~ Obama complains that he “gives nicer stuff” than he gets, pointing to an obnoxiously fine piece of jewelry the First Lady has some nerve wearing on TV in this economy.

Actually, this gives me hope. First of all, I can totally relate. Which is not something I’ve ever been able to say about a President. Secondly, it means he has the capacity for bitchiness & honesty (to which I can also relate). I just wish he’d aim these skillz at the health insurance industry, and not his wife.

~ Deep Thoughts, by Dmitry Rogozin.

He’s filling in for Jack Handy now:

“Internet is a funny thing. Man becomes girl, young guy becomes veteran, liberal becomes Nazi. At the same time everyone is rude to everyone.”

“Their touching care about HR in Russia causes me to feel like when you talk to someone who hasn’t washed their socks for quite a while.”

“Today in Antwerp fine-art gallery saw picture by A.Kabanel “Cleopatra testing poison on prisoners”. It’s genius!”

Good to know where he stands on testing poison on prisoners.

~ Totally stood up by M. Sarkozy, Vova breaks out his trademark sarcasm, remarking, “I wish you could have friends who don’t turn their back on you when you take a more modest job.” Poor Vova…

But wait, are congratulations in order? I can’t say, but if they are, I’d like to see Liudmila go all Elin Nordegren on his ass.


Ok, that’s all for now.

Thanks for reading, and have a lovely holiday season!

Comments Policy

October 2, 2009

Anne Applebaum. [updated]

Filed under: Journalistic Hacktasrophes — poemless @ 5:09 PM
Tags: ,

Journalist. Historian. Champion of human rights. But one with curiously little regard for professional ethics, facts or morals. Clearly the responsibility with which she has been charged is too much to ask of her. The humane thing would be to relieve her of this burden.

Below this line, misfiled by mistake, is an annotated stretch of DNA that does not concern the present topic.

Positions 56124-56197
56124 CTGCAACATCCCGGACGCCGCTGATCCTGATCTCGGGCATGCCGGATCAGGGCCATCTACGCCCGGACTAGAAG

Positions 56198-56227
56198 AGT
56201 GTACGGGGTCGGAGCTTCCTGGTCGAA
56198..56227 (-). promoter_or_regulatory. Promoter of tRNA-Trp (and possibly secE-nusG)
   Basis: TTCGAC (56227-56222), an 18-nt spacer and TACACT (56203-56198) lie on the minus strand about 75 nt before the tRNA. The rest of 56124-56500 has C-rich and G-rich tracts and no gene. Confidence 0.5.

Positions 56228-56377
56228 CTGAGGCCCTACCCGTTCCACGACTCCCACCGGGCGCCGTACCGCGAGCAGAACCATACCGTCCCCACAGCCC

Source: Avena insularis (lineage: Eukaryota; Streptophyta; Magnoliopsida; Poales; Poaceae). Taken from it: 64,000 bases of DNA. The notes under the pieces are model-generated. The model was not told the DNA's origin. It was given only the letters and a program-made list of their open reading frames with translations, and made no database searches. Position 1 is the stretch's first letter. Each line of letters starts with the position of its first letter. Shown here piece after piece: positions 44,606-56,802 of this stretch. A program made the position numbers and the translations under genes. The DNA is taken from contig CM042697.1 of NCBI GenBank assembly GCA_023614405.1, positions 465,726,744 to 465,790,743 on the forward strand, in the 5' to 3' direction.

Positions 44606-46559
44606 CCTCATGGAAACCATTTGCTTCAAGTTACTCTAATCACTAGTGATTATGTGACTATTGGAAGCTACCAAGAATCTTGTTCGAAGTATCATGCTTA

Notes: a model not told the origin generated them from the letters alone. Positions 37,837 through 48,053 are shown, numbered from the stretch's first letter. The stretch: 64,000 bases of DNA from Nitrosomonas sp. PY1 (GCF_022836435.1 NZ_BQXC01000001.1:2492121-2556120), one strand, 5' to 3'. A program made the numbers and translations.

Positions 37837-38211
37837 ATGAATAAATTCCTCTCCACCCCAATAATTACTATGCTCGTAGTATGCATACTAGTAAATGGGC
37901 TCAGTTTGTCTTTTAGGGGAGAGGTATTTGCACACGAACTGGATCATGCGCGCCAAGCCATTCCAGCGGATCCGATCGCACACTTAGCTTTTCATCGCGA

I did not exactly need another reason to dislike the journalistic hacktastrophe that is Ms. Applebaum’s Washington Post column. Oh, no. No, what I need – and I am being serious here – is for Anne to write something really insightful, responsible, constructive, for her to put me in my place, so that I could humbly bow to her wisdom and walk away. Inspired. Filled with grace and knowledge. Because appreciating people is much more rewarding than resenting them. And I sooo did not want to be the 10 millionth person to write about Roman Polanski. Or the millionth person to write about Ms. Applebaum’s latest stunt. Stunts. It was just one when I started this. Christ. Anyway, I am calling on the consumers of American media to institute an informal “3 strikes and you’re out” rule regarding the conduct of members of our Fourth Estate. Let’s start with Anne.

Strike 1.

From “The Outrageous Arrest of Roman Polanski.” By Anne Applebaum, September 27, 2009:

“Of all nations, why was it Switzerland — the country that traditionally guarded the secret bank accounts of international criminals and corrupt dictators — that finally decided to arrest Roman Polanski? There must be some deeper story here, because by any reckoning the decision was bizarre — though not nearly as bizarre as the fact that a U.S. judge wants to keep pursuing this case after so many decades.”

While I like to engage in gratuitous Swiss-bashing myself, it is a joy not to be underestimated, I must question how arresting a man who plead guilty to raping a young girl qualifies as “bizarre” while drugging and sodomizing a young girl and then spending decades on the lam does not.

“Here are some of the facts: Polanski’s crime — statutory rape of a 13-year-old girl — was committed in 1977. The girl, now 45, has said more than once that she forgives him, that she can live with the memory, that she does not want him to be put back in court or in jail, and that a new trial will hurt her husband and children.”

Most rape victims don’t even want to report the crime, let alone go through the trauma and stress of a trial.

Huh. I can’t imagine why…